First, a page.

adroit man, may know more of the
actual happenings at Pekin that he is
willing to reveal. It is feared that
he Is trying to prepare the way for
the disclosure of terrible news, hoping
that by letting it come out gradually
the blow will not fall with such se
verity, and perhaps with such disas
trous results to his own people as
might be the case if the whole story
wore imparted to the world at once.
This news, it may be noted, comes en
tirely from Chinese sources.
It is now twenty-one days since a
word lias come directly from any of
the unfortunates besieged in the le
gations at Pekin. The last message
from there was from Sir Robert Hart,
the Englishman in charge of the Chi
nese customs service, and was of un
doubted authenticity. It represented
the situation of the legations as des
perate and Implored help. The last
word from Minister Conger came to
the Sta'.v; dopa.inuAti from Pekin
under date cf June 12. At that time
be asked that Seymour's internation
al relief column, which was even then
doomed to fail, should signal its ap
proach when near Pekin. That was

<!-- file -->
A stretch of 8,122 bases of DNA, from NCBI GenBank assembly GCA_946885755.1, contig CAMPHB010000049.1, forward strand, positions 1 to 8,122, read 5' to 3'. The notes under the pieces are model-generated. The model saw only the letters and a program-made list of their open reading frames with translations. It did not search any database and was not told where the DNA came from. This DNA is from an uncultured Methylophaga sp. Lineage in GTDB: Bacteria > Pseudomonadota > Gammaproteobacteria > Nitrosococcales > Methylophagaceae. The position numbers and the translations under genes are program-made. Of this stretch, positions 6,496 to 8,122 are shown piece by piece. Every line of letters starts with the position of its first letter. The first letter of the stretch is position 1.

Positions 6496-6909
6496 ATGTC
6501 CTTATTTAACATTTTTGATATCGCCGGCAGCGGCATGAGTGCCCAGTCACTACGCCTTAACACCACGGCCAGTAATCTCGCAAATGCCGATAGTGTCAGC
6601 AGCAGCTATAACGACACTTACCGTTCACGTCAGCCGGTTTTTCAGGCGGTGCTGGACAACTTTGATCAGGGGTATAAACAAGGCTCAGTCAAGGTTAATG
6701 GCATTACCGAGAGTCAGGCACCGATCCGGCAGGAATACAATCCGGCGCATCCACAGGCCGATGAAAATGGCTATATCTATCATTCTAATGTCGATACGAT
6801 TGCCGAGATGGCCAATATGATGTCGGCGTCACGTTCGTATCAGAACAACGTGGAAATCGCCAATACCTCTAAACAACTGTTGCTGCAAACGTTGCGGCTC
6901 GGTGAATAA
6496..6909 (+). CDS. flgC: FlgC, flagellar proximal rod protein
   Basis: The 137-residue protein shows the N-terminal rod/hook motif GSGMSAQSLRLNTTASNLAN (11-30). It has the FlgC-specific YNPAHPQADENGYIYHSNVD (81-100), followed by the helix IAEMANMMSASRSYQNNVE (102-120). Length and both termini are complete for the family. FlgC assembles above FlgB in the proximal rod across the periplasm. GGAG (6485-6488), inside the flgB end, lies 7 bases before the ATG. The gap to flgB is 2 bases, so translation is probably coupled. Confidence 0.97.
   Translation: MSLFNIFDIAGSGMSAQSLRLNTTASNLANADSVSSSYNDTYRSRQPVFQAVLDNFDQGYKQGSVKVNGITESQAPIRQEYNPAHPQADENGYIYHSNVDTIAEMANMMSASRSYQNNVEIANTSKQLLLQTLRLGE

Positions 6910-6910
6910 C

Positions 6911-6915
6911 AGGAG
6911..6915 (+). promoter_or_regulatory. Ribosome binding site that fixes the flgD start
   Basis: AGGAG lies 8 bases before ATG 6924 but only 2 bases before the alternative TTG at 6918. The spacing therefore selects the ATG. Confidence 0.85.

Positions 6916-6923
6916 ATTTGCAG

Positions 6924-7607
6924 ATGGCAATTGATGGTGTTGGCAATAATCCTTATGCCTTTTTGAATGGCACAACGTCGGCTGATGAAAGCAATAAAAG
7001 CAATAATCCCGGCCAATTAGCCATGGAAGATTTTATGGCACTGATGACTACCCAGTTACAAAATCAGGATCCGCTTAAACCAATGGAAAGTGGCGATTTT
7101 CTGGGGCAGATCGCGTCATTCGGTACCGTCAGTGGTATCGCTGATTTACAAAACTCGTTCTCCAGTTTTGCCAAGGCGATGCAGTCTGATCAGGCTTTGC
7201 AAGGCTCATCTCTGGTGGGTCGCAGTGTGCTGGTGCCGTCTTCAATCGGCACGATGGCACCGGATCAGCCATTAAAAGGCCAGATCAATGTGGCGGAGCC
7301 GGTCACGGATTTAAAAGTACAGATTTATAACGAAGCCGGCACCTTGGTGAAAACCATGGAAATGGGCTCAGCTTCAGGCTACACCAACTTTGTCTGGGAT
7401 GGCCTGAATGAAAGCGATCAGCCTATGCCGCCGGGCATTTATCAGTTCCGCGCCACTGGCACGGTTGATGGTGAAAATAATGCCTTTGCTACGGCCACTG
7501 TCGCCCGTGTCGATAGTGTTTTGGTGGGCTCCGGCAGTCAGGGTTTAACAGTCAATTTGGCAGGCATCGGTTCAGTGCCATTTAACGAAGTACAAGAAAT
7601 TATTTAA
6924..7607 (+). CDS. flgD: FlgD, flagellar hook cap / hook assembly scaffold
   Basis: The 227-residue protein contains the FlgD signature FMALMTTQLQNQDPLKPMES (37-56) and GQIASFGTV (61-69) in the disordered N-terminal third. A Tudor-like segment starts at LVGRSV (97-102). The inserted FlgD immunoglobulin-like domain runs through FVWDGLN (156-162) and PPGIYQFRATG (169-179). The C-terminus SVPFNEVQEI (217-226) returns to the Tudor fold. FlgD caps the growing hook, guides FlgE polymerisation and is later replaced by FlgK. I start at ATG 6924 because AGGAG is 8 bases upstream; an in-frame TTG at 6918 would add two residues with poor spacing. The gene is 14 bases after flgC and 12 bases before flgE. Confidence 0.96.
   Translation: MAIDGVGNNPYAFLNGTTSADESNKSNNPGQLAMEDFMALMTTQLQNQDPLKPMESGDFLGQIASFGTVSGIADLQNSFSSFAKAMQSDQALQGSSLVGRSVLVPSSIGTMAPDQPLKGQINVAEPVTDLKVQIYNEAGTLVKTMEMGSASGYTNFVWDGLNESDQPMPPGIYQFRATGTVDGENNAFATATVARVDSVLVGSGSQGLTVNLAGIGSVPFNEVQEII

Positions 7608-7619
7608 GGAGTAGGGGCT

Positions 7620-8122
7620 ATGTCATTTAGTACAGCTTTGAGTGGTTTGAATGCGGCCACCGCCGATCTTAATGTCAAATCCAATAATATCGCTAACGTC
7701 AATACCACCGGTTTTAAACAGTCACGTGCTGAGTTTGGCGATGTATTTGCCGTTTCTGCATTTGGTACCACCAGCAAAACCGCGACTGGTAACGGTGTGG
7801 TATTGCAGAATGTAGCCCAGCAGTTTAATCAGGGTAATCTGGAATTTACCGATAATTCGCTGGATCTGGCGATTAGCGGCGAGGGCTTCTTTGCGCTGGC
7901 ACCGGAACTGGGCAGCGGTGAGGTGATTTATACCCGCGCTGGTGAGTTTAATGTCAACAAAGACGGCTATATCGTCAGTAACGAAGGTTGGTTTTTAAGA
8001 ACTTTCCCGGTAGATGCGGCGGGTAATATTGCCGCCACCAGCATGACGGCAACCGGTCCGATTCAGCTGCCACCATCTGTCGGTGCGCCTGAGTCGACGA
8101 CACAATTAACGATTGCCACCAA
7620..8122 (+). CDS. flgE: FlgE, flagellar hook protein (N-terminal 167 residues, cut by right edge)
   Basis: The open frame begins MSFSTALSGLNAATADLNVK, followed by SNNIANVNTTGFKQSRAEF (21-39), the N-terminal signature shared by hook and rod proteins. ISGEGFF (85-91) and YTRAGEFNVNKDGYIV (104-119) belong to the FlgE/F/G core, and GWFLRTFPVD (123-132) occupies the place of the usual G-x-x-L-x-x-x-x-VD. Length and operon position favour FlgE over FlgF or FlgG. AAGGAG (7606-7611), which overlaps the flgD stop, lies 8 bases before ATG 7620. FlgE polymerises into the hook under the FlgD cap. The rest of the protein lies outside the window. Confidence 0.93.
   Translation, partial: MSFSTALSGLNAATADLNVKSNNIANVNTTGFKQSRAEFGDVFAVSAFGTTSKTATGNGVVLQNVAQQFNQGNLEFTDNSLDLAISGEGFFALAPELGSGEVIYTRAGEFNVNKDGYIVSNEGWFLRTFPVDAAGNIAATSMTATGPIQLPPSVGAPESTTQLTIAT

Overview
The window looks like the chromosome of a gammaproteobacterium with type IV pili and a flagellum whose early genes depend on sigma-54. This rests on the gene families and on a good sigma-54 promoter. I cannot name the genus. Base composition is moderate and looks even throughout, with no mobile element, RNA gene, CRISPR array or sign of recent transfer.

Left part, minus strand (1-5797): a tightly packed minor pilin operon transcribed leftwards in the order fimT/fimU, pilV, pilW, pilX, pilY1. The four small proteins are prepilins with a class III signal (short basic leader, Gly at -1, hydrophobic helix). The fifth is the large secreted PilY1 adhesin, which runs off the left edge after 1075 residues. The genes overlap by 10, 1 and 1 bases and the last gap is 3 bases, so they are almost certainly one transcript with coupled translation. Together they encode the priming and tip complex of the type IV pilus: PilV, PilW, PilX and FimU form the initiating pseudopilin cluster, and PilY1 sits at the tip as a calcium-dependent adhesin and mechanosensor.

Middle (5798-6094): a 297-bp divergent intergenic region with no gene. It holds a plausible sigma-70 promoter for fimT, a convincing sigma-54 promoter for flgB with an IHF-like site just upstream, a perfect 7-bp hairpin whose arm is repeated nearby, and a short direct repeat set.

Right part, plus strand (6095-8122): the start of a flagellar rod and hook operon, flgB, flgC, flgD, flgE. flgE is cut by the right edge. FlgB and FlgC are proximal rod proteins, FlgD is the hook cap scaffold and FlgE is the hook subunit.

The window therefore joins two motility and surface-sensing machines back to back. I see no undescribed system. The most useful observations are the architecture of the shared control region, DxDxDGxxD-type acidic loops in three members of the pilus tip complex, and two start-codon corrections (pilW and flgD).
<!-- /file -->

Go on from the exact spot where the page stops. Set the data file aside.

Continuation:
just one month and three days ago,
and It would be an unprecedented de
fense for such an inadequate and ill
flitted and provisioned force as was
at the command of the foreign min
isters to hold out for that length of
Minister wu s cablegram irom
Sheng. Hixjve given, should not lie
taken as an answer to the cipher
massage he forwarded at Secretary
Hay's request to China in the i ffort to
get it through to Minister Conger.
That message went to Yoaan Shihkai,
* the governor of the province of Shan
Tung. That oftleial has replied in
formally that lie will take prompt
steps to forward the cipher message.
His status at this critical Juncture is
unfortunately not beyond suspicion,
though Mr. Wu retains full confluence
Secretary Long hail two cablegram*
from China, hut hu was inclined to
set a negative value upon them tie
cause thy made co mention of a mas
sacre of the Icguiioners iu l’« kin. He
reasoned that Admiral Iteniey was In
s good position to get as early news
as anyone of such an event The ad
miral's message wu* from Che Koo
of today's date, though as he Is sup
posed to Im> himself at Taku It I* as
sumed that It was sent from that
place yesterday. The admiral stated
that he had ordered the lloffalo to